What films do TOK teachers recommend?

At the start of this year, a colleague and I joked about starting a Films for TOK Cocurricular/ExtraCurricular activity, and that got me thinking – what films would TOK teachers recommend we watch. So I went back to the facebook group and asked the questions.

The list below summarises their answers.

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What books do TOK teachers recommend?

Just before the end of the last academic year I asked the following question on the facebook TOK teachers chat group:

The post sparked quite a few responses which I have typed up and linked to amazon. The list was:

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Curriculum Coherence: TOK & P4C concept lightbulbs

Today was the first day of the new academic year with students after a week of inset training.

Last week we had a whole secondary training on TOK for subject teachers which was the final part of training in our work towards curriculum coherence using TOK.

To begin to bring about a coherent curriculum we have decided to look at ways that TOK (Theory of Knowledge) can act as a joint between different subjects. This could be pursued in a variety of ways:

  1. Developing horizontal links between TOK and subjects within particular year levels.
  2. Developing vertical links by embedding TOK lower down the school:
    1. through form time activities
    2. through links to curriculum content in MYP and GCSE
  3. Inculcating conceptual ways of thinking within members of the teaching team over time.
  4. Inculcating thinking routines, moves and steps as techniques that learners of all ages can use to think through problems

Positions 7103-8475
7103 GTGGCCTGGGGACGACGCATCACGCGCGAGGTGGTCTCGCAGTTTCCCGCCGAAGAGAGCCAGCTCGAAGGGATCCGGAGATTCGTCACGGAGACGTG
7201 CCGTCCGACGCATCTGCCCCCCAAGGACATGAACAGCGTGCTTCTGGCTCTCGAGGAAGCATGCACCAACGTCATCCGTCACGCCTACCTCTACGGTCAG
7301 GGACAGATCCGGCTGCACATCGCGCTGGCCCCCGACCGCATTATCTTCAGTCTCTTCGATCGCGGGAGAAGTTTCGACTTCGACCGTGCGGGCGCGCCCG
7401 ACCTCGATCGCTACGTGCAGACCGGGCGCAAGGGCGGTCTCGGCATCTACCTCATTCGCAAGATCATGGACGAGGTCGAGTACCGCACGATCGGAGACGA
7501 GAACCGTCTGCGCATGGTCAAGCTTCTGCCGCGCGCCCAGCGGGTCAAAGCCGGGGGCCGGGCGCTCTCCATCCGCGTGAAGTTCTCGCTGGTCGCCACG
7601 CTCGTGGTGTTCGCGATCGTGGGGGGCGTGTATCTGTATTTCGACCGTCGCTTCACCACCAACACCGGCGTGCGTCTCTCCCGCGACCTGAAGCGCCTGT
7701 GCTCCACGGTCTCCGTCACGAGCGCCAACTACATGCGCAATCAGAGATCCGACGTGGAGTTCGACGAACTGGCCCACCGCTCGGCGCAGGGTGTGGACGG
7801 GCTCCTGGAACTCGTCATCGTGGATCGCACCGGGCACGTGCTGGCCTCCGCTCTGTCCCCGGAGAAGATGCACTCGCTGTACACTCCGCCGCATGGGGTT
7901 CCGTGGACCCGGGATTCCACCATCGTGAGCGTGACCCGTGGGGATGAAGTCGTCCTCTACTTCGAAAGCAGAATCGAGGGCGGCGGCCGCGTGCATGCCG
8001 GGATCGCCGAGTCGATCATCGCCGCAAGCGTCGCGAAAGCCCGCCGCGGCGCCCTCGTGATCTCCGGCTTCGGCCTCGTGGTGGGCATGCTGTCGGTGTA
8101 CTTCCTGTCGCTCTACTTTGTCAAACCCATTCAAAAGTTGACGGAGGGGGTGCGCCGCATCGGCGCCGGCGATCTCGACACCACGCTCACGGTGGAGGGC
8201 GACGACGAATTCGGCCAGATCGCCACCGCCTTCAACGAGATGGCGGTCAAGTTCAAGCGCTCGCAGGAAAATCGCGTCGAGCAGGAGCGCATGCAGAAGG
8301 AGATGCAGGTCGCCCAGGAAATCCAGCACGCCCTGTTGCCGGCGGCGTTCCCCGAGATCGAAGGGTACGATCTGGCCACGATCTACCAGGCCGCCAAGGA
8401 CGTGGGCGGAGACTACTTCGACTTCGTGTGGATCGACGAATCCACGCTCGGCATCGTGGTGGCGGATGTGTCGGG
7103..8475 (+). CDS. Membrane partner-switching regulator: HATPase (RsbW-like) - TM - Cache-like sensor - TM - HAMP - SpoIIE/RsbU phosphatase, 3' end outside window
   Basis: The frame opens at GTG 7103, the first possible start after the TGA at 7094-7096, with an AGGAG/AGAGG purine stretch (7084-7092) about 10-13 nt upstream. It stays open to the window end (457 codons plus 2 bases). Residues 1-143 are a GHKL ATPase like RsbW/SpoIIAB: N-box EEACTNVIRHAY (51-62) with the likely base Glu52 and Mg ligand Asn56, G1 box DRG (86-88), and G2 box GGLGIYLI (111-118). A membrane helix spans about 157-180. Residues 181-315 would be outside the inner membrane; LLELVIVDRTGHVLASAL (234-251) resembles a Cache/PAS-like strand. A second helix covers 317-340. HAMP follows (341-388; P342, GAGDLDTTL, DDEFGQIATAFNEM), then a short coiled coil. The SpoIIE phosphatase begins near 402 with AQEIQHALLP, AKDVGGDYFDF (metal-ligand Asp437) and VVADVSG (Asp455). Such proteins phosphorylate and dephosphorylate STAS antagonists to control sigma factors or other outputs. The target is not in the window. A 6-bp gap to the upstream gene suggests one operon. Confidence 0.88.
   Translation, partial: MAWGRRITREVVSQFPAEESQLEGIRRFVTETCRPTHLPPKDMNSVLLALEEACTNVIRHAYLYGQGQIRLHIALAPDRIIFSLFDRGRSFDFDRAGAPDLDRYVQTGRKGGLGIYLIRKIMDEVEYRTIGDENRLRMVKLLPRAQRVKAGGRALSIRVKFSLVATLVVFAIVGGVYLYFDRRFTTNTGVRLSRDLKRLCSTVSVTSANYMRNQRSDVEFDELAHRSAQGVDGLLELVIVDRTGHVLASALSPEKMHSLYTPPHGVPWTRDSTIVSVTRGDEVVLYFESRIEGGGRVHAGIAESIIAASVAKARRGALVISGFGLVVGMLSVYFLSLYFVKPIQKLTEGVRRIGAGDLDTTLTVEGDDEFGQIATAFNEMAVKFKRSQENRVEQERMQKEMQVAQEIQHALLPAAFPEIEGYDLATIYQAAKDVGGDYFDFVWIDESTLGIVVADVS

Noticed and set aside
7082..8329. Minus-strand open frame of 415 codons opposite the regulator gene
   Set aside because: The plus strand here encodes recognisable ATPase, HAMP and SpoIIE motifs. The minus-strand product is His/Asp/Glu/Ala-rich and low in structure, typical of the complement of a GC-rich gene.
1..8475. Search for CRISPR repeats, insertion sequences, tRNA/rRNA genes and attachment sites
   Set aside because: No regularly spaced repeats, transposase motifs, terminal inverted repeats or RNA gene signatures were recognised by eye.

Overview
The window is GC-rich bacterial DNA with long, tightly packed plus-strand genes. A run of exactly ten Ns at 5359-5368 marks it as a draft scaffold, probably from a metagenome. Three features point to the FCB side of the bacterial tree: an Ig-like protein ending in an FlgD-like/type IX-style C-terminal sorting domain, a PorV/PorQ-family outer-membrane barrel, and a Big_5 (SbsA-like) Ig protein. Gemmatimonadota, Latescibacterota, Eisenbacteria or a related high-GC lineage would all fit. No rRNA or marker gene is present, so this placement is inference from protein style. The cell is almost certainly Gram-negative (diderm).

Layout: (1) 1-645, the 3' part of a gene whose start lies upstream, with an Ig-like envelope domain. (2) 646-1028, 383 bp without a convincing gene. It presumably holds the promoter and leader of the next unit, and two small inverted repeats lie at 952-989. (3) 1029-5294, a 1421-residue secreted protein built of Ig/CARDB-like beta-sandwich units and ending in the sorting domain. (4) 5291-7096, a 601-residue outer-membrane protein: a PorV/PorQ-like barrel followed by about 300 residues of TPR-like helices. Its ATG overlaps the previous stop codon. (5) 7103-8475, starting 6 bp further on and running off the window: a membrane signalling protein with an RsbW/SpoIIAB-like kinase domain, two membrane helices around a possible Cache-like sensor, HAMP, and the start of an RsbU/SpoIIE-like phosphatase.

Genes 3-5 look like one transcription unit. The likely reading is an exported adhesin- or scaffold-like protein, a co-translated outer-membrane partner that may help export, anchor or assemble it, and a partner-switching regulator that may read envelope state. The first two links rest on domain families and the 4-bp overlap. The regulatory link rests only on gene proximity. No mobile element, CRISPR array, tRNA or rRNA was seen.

Last year we began this process by learning about Philosophy for Communities (P4C) where we learned a suite of techniques that can be used to open up a classroom to dialogic teaching.

We now unpacked what TOK is with the aim of helping all teachers in the secondary understand a little more about what this strange subject is all about and help them get over their “Feary of knowledge”. We hope that this will encourage all our team to be a little more daring in trying to link to TOK in their lessons or plan to present their content in a way that is more exposed to uncertainty and therefore debate. This isn’t something that has to happen all the time but occasionally it will provide opportunity for students to reflect, discuss and debate.

To that end I updated the P4C concept lightbulbs (used in the P4C full inquiry method) to include terms more suited to a TOK classroom and I also weighted it a little more to the science classroom as that is one that I work. These lightbulbs will allow DP teachers to use the P4C inquiry model to open up discussion about the nature of knowledge with their students. What do you think? Can you add any more concepts?

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Philosophy 4 Children

This week on Sunday and Monday I took part in Philosophy 4 Children training at our campus. One of our curriculum objectives in Secondary is embed the concepts of Theory of Knowledge (a core component in the IB Diploma Programme) horiztonally and vertically through the Secondary Curriculum. The TOK course is concerned with developing students conceptual understanding of how knowledge is produced and utilized across the subject areas. It challenges kids to think about how knowledge claims can be justified and supported.

At the same time, our primary colleagues have been exploring how Philosophy for Children (P4C) can be used to improve children’s abilities to reason, justify and explain their ideas about broad topics.